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Friday, 26 February 2010

A fool for a client ...

Whatever the general rule of puttage might be (see The recent history of Browne v Dunn, above), a specific prohibition on the accused giving (or adducing) evidence now exists at s 358 of the Criminal Procedure Act 2009.



Division 4 of Part 8.2 of the Act prohibits an unrepresented accused from personally cross-examining a protected person in the hearing of a sexual or family violence offence. It provides the Court with the ability to direct Legal Aid to act on the accused's behalf (they would anyway) and to provide directions to juries that no adverse inference should be drawn from the fact that a lawyer conducted the cross-examination.



Refusal of such assistance will have severe consequences. You can lead a horse to water without necessarily being able to get them to drink. Where an accused refuses the representation offered, s 357(5) provides,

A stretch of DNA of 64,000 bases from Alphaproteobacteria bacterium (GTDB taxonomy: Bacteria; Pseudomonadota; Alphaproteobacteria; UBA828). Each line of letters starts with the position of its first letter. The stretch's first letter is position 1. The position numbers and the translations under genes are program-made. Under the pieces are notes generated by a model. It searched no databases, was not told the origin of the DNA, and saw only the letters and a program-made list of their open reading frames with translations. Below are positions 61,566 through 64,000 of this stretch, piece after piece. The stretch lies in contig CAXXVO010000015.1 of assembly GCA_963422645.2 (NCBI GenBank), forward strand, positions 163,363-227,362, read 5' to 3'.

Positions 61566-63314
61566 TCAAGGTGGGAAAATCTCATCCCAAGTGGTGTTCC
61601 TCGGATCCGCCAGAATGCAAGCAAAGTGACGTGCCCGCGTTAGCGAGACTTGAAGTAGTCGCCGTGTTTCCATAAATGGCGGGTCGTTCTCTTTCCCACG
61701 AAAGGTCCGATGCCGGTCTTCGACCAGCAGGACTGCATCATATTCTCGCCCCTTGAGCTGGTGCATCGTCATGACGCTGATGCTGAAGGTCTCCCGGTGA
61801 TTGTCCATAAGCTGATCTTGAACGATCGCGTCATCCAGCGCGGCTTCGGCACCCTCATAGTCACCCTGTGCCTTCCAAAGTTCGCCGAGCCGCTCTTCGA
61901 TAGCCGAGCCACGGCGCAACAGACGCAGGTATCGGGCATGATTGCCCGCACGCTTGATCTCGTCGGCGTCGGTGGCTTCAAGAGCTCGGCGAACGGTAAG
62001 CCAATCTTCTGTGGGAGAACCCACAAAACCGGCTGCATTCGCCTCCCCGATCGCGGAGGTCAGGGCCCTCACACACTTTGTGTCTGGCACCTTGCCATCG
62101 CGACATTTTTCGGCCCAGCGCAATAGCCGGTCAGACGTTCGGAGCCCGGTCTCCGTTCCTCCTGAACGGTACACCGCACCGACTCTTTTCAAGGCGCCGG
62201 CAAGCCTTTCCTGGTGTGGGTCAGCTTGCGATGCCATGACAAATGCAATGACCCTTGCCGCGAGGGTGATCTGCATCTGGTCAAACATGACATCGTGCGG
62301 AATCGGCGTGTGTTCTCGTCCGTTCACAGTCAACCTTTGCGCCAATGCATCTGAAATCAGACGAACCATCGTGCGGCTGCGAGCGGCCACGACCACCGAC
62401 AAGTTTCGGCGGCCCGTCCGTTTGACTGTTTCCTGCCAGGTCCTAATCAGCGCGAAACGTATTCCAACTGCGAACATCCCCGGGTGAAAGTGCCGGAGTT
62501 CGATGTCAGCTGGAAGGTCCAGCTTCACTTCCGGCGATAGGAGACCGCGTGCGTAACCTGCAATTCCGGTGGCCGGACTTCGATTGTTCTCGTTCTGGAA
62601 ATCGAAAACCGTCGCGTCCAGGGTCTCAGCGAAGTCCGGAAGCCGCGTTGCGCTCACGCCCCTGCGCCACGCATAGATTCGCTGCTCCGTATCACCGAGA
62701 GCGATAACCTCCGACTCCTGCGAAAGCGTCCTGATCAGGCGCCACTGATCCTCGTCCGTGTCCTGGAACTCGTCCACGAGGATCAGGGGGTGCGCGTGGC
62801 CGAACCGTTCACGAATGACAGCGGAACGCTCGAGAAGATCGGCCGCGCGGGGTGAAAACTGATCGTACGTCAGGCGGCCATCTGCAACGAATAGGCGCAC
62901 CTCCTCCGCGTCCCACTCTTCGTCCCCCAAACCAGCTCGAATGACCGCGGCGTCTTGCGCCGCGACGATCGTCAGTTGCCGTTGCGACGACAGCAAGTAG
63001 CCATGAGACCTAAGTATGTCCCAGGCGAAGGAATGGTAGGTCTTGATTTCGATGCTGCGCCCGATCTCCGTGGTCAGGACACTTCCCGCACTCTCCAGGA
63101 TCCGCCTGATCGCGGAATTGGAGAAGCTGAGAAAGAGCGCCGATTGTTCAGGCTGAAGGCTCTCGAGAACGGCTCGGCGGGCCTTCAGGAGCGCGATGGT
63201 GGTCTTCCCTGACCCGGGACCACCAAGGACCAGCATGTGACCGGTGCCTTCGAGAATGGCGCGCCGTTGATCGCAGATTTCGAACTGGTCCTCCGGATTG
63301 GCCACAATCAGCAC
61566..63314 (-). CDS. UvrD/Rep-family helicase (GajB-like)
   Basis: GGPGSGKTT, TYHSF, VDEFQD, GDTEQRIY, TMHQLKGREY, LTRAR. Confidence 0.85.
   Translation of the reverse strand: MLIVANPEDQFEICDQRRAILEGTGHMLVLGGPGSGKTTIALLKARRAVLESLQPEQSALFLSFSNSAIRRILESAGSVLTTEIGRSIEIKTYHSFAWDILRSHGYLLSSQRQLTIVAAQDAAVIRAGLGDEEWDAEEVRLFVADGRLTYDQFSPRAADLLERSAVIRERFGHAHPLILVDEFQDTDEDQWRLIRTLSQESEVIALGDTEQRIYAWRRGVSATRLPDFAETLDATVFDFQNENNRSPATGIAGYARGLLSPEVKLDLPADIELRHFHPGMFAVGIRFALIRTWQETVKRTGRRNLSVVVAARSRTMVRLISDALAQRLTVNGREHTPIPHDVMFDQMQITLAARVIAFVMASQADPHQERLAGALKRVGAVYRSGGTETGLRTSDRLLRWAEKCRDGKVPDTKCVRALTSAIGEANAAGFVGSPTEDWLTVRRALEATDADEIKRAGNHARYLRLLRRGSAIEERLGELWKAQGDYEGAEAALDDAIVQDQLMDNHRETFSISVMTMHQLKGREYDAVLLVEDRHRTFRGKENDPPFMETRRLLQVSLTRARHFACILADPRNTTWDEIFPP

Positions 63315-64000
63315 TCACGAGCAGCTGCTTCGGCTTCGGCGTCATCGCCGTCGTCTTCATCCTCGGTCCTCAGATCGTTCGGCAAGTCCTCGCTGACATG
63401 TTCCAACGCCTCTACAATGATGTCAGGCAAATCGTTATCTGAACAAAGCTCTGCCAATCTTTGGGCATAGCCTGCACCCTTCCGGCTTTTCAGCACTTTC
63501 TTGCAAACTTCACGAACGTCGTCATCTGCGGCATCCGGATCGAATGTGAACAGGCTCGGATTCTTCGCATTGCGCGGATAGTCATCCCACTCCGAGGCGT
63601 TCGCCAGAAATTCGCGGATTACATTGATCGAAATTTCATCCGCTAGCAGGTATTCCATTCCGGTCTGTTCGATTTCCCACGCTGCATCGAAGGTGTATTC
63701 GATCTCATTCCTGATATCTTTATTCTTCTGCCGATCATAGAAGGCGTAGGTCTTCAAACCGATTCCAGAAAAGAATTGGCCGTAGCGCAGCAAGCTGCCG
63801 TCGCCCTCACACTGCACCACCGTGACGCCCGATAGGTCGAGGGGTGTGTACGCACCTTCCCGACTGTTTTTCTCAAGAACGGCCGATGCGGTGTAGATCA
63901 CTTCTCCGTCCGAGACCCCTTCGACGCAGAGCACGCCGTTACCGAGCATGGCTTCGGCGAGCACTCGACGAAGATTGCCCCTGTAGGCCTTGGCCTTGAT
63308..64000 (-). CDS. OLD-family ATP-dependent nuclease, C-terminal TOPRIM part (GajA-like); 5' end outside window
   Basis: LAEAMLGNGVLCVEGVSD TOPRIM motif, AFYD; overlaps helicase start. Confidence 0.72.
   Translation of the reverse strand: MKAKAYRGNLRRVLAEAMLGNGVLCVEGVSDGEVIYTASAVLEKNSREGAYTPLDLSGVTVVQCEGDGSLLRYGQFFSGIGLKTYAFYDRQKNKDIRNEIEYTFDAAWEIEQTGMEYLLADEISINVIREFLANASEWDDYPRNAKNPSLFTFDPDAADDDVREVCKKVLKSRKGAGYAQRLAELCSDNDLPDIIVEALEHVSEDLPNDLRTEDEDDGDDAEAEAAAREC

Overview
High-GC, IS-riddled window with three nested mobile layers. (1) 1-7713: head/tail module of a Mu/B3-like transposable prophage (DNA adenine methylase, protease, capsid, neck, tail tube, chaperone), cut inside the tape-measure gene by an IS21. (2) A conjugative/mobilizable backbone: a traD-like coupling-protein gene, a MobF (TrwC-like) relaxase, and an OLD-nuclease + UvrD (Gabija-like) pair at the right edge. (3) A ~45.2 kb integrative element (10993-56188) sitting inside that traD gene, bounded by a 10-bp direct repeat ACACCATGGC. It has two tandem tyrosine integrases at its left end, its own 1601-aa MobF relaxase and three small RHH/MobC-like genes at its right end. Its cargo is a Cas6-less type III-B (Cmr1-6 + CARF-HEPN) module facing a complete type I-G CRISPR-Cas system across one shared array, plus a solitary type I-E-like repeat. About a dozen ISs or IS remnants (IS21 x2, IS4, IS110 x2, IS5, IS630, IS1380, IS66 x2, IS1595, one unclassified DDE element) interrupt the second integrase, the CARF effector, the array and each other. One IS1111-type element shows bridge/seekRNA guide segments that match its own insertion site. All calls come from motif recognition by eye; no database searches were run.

(5) If the accused refuses the legal representation provided under subsection (3), or otherwise refuses to co-operate, the court must warn the accused that the accused will not be permitted to adduce evidence in relation to a fact in issue in order to contradict the evidence of a protected witness unless the evidence on which the accused intends to rely has been put to the protected witness during cross-examination.




This sub-section is then enforced by s 356.

2 comments:

Anonymous said...

Where is the section that says that a lawyer can't ask questions that break Browne v Dunn?

Elucubrator said...

Probably s 46 of the Evidence Act is the closest section that deals with Browne v Dunn, though it's not a prohibition.